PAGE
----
The immense success of Sanders demonstrates that the people's romance still holds great sway. Sanders has made a career from exploiting it to the fullest. There can be no doubt that he has defied expectations this campaign season; he is a hero among discontented American progressives. In their hero's ideology, these devotees see a new moment for America to come together and to heal the nation after all of the harm done by greed and recklessness. Exploiting the people's romance, Sanders' brand of progressive politics has captivated souls across the nation.
In a speech on democratic socialism, Sanders proclaimed that "we need to develop a political movement which, once again, is prepared to take on and defeat a ruling class whose greed is destroying our nation." Much like how our ancestors would cooperate as a society against a communally perceived threats, Sanders urges Americans to unite, to reinvigorate their democracy, and to defeat a ruling class that has rigged the system in their favor. As long as we have a national conversation about, say, the state of the middle class, the American people can change the nation for the better, or at least so the rhetoric goes.
Sanders is certainly right about the change part, but not about such change being for the better. To improve our society, we must appreciate that, just like our species, it too is largely the product of spontaneous forces. Democratic socialism represents an unwillingness to accept the realities of living in a complex society. Consciously organizing society through democratic consensus would require far more knowledge than even the most expert officials could ever acquire. To demand a deliberate organization of society would be to forgo the evolutionary processes that cope with the limitations of human knowledge.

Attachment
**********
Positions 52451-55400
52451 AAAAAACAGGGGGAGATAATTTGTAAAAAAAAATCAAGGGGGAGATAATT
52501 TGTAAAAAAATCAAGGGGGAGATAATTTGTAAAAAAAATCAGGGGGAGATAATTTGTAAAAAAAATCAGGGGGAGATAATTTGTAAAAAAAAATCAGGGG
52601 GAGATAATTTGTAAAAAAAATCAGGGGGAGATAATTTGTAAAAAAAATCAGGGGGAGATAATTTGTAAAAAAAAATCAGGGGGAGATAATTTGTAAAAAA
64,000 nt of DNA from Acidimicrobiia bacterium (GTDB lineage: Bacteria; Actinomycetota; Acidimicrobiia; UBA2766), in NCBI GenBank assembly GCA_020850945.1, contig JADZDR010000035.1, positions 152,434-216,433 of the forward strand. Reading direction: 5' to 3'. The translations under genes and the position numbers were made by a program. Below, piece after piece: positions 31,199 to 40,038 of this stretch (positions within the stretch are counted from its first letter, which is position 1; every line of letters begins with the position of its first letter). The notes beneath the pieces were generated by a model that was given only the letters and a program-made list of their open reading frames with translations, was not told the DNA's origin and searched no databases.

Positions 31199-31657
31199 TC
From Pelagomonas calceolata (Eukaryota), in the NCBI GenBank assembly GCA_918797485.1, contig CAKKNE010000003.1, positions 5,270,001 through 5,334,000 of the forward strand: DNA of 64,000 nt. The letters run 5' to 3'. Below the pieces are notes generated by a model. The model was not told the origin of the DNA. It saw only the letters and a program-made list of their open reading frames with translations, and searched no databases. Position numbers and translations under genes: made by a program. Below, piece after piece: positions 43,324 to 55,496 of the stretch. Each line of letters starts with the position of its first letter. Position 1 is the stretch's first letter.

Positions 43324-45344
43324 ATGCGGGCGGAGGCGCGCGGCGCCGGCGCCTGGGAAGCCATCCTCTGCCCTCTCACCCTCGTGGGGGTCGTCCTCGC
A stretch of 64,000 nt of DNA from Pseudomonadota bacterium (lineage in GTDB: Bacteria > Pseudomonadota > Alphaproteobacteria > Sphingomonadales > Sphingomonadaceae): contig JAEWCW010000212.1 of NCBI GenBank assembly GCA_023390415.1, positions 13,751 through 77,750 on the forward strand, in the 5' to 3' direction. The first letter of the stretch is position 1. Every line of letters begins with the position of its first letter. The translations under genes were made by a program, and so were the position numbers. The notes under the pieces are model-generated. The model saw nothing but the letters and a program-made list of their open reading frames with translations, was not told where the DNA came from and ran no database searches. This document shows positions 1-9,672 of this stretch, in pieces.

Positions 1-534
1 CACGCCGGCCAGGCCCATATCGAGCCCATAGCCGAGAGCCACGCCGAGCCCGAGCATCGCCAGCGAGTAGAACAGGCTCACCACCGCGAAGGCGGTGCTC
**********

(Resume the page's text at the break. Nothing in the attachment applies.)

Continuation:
The ancestral band consisted of 50 or so souls. In such a simple society, all members can deliberate to make group decisions about how their society's resources are used. In such a simple society, each is an equal, even if the alpha male is a first among equals. Anybody can kill anybody. We no longer live in such a society today.
Instead, we live in a nation of around 320 million souls, and it, in turn, is embedded within an international division of labor of billions of souls. Society's complexity has grown enormously since the first anatomically modern humans walked the Earth, and the means by which our societies operate have changed just as dramatically. Rather than consensus and direct cooperation, modern society is based on abstract rules. Those rules may not gratify all of our primeval instincts. They are nevertheless essential to the preservation of our civilization.
A specter is still haunting commercial society. That specter is not socialism, but the people's romance. Bernie Sanders is now at the forefront of exploiting that bias in our emotions inherited from our distant ancestors. Our modern civilization cannot be expected to satisfy the primordial urges that spring from those instincts. Unlike the bands of our ancestors, it is the product of learned rules. If the people's romance were to triumph in politics, the operation of those abstract rules would be correspondingly subverted, and our lives impoverished.
By "atavism," I mean ancient tendencies that ill suit present conditions. Bernie Sanders is selling atavisms.
Harrison Searles is an alumnus of the Mercatus Center MA Fellowship and a doctoral student in economics at George Mason University, writing a dissertation on the conjecture that David Hume and Adam Smith were discreet proto Darwinians.